As rivers snake and slice through landscapes, the ever-moving water undergoes seasonal changes that have impacts on ecosystems, water systems, agriculture, and economies.
In middle to high latitudes, rivers can form ice shells, capping the underlying flow. This river ice is a multifaceted powerhouse: It influences nutrient cycling in rivers, can function as winter roads for travel, and can help block greenhouse gases from escaping from stream surfaces.
The importance of river ice has long been clear, but researchers have now peered into how global river ice cover might be changing in a warmer climate. Using 400,000 satellite images from 1984 to 2018, the researchers found that on average, ice cover declined by almost a week over those decades.
They also projected ice cover losses for the turn of the next century and found that as temperatures increase, global river ice cover will continue to decline by about 16 days. Less river ice will impact the hydrology and ecology of rivers and hurt those who rely on ice for transportation.
Decades of Changing River Ice
In winter, ice does more than blanket the riverine system. “River ice plays an important role in the hydraulics, geomorphology, and ecology of rivers,” said Ian Knack, a cold regions hydraulic engineer at Clarkson University in Potsdam, N.Y., who was not involved in the new research.
Considering the importance of river ice, researchers have now determined how the global extent of river ice might be changing. In their paper in Nature, researchers looked at the history of river ice cover around the world.
The team used Landsat imagery from 1984 to 2018 to calculate the percentage of river ice cover. The decades-long record provided the team with “global coverage and multitemporal observations,” said Xiao Yang, a paleoclimatologist at the University of North Carolina at Chapel Hill and lead author of the study.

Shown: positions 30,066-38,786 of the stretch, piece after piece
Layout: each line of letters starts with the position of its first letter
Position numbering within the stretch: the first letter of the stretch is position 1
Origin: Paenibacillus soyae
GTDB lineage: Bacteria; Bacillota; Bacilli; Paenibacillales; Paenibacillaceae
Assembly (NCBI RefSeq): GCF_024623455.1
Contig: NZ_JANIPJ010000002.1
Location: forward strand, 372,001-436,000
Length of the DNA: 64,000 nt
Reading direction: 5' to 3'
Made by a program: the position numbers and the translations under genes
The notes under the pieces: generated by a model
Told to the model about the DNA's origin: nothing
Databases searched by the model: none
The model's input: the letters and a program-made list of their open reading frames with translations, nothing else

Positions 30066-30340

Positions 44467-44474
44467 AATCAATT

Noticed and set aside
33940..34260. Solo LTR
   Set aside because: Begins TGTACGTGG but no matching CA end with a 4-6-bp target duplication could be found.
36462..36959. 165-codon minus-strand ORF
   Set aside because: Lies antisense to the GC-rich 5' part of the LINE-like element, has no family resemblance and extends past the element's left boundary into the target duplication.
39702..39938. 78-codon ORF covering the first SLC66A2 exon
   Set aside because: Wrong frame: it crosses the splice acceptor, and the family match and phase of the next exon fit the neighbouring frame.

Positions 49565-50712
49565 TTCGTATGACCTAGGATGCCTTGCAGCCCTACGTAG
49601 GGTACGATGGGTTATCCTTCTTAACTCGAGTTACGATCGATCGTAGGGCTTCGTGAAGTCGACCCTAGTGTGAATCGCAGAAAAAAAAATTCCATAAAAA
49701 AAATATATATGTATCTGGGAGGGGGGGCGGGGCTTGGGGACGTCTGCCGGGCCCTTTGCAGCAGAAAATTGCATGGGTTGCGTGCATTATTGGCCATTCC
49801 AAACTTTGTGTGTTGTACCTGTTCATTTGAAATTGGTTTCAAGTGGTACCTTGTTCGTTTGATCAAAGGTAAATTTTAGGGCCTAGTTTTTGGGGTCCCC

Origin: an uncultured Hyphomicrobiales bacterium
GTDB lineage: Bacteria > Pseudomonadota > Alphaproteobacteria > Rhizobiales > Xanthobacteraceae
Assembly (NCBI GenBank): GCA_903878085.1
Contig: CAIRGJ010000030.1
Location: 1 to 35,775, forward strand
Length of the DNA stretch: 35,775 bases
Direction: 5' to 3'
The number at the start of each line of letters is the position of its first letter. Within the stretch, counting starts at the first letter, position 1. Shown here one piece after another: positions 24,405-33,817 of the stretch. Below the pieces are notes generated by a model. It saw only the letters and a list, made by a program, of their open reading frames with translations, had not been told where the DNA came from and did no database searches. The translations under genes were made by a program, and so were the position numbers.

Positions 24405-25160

They used 400,000 images in their analyses, said Yang. “By analyzing 34 years of data, we estimated that about 56% of the rivers globally are affected by seasonal ice,” he said. In addition, the team estimates “that there is 2.5 percentage points decline of river ice globally during this time.”
“The paper presents an interesting means of evaluating global changes to river ice extent and timing,” said Knack. “The use of Landsat for evaluating river ice conditions has become quite popular in the past few decades, but its use at the global scale to establish the extents of ice cover is novel.”
The researchers also developed a model for the future of river ice based on temperature and the seasons. “We used climate simulation data to predict what will happen to river ice,” said Yang. “What we found was that in a business-as-usual scenario, in terms of climate simulation, we’re expecting to see 16.7 days decline of river ice.”
He added that this is an average value for all rivers globally. If you factor out the rivers that never experience ice, the number of lost river ice days rises considerably. “The actual ice duration decline for rivers that have ice will probably be over a month,” said Yang.
Knack said he was “surprised how strong the relationship is between surface air temperature and river ice extent.” He added that although temperature and ice formation are “strongly linked physically, river ice is also influenced by precipitation and solar radiation.”
“Rain or snow events and clear spring days have led to significant ice breakup and jamming events in the past few decades, and I would have expected that those factors would have reduced the relationship with air temperature alone,” Knack explained.
Although Knack found the approach to be an interesting start, he said the researchers focused on relatively large rivers. “While these rivers are very significant when it comes to river ice processes, small rivers are also strongly affected by river ice processes.”
He also noted that Landsat sometimes has trouble telling the difference between smooth, clear ice and open water. “Although these areas were excluded from the study to reduce errors, it may have also excluded important rivers in the overall conclusions about the rate of change of river ice extents.”
Future of River Ice
Yang said that although there is a plethora of research on sea ice and ice sheet monitoring with regard to climate change, he hopes that their research might spur more attention to freshwater ice changes.
“Lakes and rivers are actually the hot spots for a lot of geochemical processes happening on the landscape,” said Yang. “And a lot of the things that we care about, for example, of greenhouse gas emission from these systems, are an important contribution to global carbon budget.”
Yang noted wintertime is an integral part of the annual cycle of the river but is often understudied. “It’s really important that we understand how the hydrology, the ecosystems, the climate associated with these systems operate,” he said.
—Sarah Derouin (@Sarah_Derouin), Science Writer